- Erdogan met with the Tesla and SpaceX CEO in New York while visiting the U.S. for the United Nations General Assembly.
- Turkey has long been a manufacturing powerhouse for international companies.
- Musk’s next Tesla factory would be the electric vehicle company’s seventh.
Turkish President Recep Tayyip Erdogan invited Elon Musk to build his next Tesla factory in Turkey, the country’s state media reported Monday.
Erdogan on Sunday met with the Tesla and SpaceX CEO in New York while visiting the U.S. for the United Nations General Assembly. The two met at the Turkish House in Manhattan.
“Recalling that with the Turkish electric car Togg hitting the roads in Türkiye, Tesla entered the Turkish market, Erdogan called on Tesla to establish its seventh factory in Türkiye,” Turkish state news agency Anadolu reported, citing the country’s communications directorate.
Erdogan also offered collaboration opportunities with Musk’s aerospace company SpaceX and Turkey’s space program, and invited the billionaire inventor to Teknofest, Turkey’s largest aviation, aerospace, and technology festival taking place between late September and the end of October this year.
Musk replied that a number of Turkish suppliers are already working with Tesla and that Turkey “is among the most important candidates” for his next factory, Anadolu wrote. CNBC has contacted the Turkish communications directorate for the full statement.
Tesla has six factories and is currently building a seventh in Mexico. In May, Musk said he would most likely select a destination for a new factory by year end. He is reported to have already spoken with Indian government officials about opening a manufacturing facility for low-cost electric vehicles in India.
Tesla did not immediately respond to a CNBC request for comment. The company’s stock price is up 123% year-to-date.
Erdogan and Musk also reportedly discussed cooperation on artificial intelligence and Starlink, SpaceX’s satellite internet service. Musk reportedly expressed interest in obtaining the necessary licensing from Turkey’s government to operate Starlink in the country of 85 million.
Turkey has positioned itself as a major manufacturing hub at the crossroads of Europe and Asia in recent decades.
Between 2012 and 2022, manufacturing as a share of Turkey’s GDP has grown to about 19%, and the country aims to increase that to 21% by the end of this year as part of its 2023 Industry and Technology Strategy, according to U.S. Department of Commerce. Its strategy also includes state support for entrepreneurs, strengthened intellectual property laws and major investment in STEM education and technology startups.
The department reports that of Turkey’s manufacturing exports, 36% are medium-tech products and 3% are high-tech products. Turkey plans to increase the proportion of its medium-tech exported products to 44% and its high-tech products to 6% by the end of 2023.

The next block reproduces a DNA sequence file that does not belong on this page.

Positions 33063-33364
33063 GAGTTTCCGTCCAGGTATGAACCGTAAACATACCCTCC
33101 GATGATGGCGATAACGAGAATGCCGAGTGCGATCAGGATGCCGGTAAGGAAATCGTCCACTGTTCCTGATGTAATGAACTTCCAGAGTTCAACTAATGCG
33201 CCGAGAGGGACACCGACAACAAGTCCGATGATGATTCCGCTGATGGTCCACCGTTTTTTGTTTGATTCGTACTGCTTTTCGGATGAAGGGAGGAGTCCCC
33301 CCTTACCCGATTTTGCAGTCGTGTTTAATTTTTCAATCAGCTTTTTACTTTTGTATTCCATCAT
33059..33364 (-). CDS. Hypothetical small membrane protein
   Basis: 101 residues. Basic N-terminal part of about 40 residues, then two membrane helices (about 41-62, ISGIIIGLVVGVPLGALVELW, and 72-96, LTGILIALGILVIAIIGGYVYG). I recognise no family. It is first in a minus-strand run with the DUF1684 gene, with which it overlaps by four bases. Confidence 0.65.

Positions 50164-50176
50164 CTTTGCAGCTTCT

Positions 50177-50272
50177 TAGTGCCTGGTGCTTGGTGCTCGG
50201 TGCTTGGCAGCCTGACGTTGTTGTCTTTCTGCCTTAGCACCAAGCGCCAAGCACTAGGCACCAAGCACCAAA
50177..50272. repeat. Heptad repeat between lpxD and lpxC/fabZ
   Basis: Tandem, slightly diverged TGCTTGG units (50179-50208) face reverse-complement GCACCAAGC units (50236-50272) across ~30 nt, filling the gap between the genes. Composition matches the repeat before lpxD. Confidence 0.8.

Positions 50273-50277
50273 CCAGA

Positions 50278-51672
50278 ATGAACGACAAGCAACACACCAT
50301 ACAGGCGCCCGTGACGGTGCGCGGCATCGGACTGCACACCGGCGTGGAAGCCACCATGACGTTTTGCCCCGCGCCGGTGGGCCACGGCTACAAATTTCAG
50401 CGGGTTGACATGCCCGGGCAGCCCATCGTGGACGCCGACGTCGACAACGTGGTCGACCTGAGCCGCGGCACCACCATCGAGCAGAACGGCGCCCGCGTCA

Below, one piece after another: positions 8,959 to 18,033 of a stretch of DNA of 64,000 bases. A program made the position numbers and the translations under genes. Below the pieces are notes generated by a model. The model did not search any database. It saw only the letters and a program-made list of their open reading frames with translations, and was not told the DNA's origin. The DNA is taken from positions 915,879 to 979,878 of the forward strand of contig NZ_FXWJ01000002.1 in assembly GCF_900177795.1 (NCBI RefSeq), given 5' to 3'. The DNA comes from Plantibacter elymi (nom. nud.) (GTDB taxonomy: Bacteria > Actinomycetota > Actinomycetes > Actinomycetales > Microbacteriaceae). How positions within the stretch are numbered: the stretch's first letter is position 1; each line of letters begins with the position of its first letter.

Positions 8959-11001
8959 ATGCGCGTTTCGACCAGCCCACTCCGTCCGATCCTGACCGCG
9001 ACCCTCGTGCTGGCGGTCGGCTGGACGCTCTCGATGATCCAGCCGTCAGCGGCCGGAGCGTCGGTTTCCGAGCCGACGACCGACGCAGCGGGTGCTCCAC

Turkey has in recent years made a mark for itself in defense technology in particular. In 2022, Turkey hit a record $4.4 billion in arms exports – a figure larger than some European countries’ annual defense budgets. The country’s government aims to bring that figure to $6 billion in 2023.
Turnover for the country’s defense industry as a whole last year was $10 billion, according to Turkey’s Presidency of Defense Industries, and it is home to some 2,000 companies in the sector. Its locally-made Bayraktar TB2 drone gained fame after its use by Ukrainian forces against invading Russian troops.
Turkish media reports that Erdogan mentioned the drone’s success during his conversation with Musk, to which Musk responded that he was aware of the drone’s popularity internationally.
For the manufacturing sector as a whole, Turkey “is expected to invest between $1 to $1.5 billion, annually, to integrate industry 4.0 solutions (referring to the fourth industrial revolution and the digital transformation across manufacturing industries) into the manufacturing process,” according to the U.S. Commerce Department.
Turkey’s economy however has been on a downward spiral for the past several years as shrinking foreign currency reserves and a persistent refusal by Erdogan to raise interest rates amid rapid growth resulted in a severely weakened currency and sky-high inflation. The country’s central bank has in recent months made efforts to reverse course, gradually hiking interest rates, though the currency’s value has so far not improved.
Turkey’s currency, the lira, is down 30% against the dollar year-to-date, and has lost 78% of its value against the greenback in the last five years. Erdogan’s push for more foreign investment in the country — from conversations with CEOs like Musk to trade and investment deals with wealthy Gulf Arab states — appear to be part of an effort to resuscitate the country’s finances.